Colleges and universities are supposed to tell students their full cost of attendance, including all tuition, book costs, and living expenses – and they generally do a good job of highlighting the big ticket items. But first-year arrivals still have a lot to learn about paying those daily bills and this can be a source of considerable stress. It’s hard to suddenly live on a set budget if you’ve really never done so before.
Many first-year students have problems managing their cash wisely and can end up spending much more money than they actually have and then borrowing unnecessarily – often without parents’ knowledge.
Be Sure to Establish a Budget
Rather than give them a year’s worth of capital up front, consider transferring a certain amount of money to your charges to cover expenses for a shorter period of time – and insist that they keep track of all transactions. For instance, if they’re getting a chequing account for the first time, show them how to balance their chequebook and record their transactions to avoid coming up short or bouncing cheques. While you might still prefer do this by hand, they’ll likely be more comfortable using colourful cash management sites like Mint or an app like Goodbudget.
From the outset, make sure they know how much they can safely spend each week, factoring in the costs of going out, alcohol, clothes, travel, mobile phones, internet use and music downloads. Keep in mind that costs during frosh week will likely be much higher than an average week on campus. Once they’ve settled in, though, take the time to review their spending habits using their bank statements to check the budget.
Still, don’t be overly critical when you spot an error. This is another learning opportunity and that’s why you sent them away in the first place.
But Where are You Going to Live?
Living on campus is an essential part of the university experience and first-year undergraduate students are usually guaranteed a place in residence. As a result, they don’t need to worry about arranging for their own electricity, laundry, or food for that matter since most schools insist they sign up for a meal plan.
If they do end up living off campus and sharing space, however, things get much more complicated. With billing for utilities done under one name and only one or two roommates on the lease, keeping tabs on the money flow isn’t easy. One good way to manage money is to set up a pool so everyone contributes to the essentials – toilet paper, coffee, bread and milk, etc. It’s a good way to avoid buying too many of the same item unnecessarily and ensuring that one person doesn’t end up footing too many costs.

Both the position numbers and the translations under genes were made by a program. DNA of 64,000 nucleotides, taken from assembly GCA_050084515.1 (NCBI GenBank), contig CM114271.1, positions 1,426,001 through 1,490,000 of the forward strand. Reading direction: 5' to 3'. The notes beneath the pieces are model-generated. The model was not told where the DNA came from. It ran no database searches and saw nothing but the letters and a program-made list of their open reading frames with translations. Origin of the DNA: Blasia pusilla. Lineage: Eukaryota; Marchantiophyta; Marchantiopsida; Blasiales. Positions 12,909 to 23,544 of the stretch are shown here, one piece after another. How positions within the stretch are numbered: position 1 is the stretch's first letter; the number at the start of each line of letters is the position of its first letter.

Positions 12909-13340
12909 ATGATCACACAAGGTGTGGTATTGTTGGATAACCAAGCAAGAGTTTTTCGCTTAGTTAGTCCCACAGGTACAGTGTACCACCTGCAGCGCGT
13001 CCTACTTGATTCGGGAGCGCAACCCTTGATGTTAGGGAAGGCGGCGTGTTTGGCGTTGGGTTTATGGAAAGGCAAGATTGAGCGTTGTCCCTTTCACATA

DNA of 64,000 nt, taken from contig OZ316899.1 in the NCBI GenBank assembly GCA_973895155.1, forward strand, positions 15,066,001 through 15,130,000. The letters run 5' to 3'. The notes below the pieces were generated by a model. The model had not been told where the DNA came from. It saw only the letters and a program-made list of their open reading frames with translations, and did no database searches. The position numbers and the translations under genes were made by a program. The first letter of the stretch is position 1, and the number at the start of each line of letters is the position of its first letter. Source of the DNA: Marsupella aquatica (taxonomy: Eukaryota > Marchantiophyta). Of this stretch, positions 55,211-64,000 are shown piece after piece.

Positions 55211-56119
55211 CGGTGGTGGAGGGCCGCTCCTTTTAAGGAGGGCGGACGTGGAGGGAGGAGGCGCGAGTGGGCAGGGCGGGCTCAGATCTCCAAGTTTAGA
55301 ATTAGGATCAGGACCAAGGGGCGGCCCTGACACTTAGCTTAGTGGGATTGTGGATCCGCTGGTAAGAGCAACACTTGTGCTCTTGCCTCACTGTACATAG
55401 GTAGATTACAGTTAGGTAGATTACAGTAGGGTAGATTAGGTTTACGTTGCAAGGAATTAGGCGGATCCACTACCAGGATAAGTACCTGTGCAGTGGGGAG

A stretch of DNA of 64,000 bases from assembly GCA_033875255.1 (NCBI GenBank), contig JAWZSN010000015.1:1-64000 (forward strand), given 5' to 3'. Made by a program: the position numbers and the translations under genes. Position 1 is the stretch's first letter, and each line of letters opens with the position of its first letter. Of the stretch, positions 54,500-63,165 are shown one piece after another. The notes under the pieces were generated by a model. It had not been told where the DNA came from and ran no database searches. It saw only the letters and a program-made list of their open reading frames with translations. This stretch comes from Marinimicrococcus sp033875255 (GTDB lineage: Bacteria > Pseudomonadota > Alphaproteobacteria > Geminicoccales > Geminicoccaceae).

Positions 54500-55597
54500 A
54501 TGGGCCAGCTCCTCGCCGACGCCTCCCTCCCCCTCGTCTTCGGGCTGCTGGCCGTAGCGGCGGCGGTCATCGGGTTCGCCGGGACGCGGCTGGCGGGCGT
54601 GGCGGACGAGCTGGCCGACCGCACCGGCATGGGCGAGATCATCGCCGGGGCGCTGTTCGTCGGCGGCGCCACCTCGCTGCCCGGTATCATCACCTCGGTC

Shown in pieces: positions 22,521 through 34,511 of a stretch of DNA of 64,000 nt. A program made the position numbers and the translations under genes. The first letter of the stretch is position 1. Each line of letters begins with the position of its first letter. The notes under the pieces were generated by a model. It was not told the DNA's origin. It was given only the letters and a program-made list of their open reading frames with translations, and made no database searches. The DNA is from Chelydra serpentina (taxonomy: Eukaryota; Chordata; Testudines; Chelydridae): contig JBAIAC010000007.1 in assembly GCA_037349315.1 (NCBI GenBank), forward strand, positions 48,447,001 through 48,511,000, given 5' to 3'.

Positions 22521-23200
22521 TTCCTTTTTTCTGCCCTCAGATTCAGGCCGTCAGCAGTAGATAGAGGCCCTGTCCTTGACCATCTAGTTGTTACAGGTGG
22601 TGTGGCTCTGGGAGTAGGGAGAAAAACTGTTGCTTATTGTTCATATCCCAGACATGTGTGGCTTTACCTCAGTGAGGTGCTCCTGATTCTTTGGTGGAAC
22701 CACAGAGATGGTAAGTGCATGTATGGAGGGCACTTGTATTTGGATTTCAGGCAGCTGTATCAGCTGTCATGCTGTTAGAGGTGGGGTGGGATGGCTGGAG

When it comes to paying bills, consider opening a house account that everyone can pay into. If your child is going to be in charge here, ensure that receipts are set aside for reference to save on arguments when it comes to settling bills and payments. An app like Splitwise lets users easily add roommates based on phone number or e-mail, input the total amount of a bill and a description, and divide equally by a percentage or “shares.” It does the math, and also sends notifications and reminders.
Manage Credit Cards Wisely
Being away from home for the first time, students often don’t realize how small purchases can add up in the bigger picture. Because of this, too many end up strapped, particularly when it comes to credit cards which have become so easy to get that they can sign up for one between classes.
Used wisely, credit cards can be beneficial, especially in emergencies. But not having had one of their own before, many students don’t realize the added costs – i.e. 18 to 19% interest charges – if the outstanding balance isn’t paid immediately by the due date. Don’t let them be swayed by welcome offers such as a free T-shirt or chance to win a trip and instead encourage them to compare features such as interest rates and fees. Tardy payments can stain a credit rating which is very hard to remedy, even many years down the road when it comes time to purchase a car or apply for a mortgage.
Don’t Pay Twice for Health Insurance
As part of registration, students can expect to be automatically enrolled in a school-run health and dental insurance plan, similar to plans offered to working employees. This generally covers supplemental health procedures, out-of-country travel insurance, and most routine dental work. Usually enrollment is mandatory but if they’re covered by your existing plan, you can get your money back. You must opt-out by a certain date, however – generally a few weeks after school starts.
University and college can be a very stressful yet exciting step in your parent-child relationship. Start off with the right financial footing, and you’ll prepare your children for bigger money milestones down the road.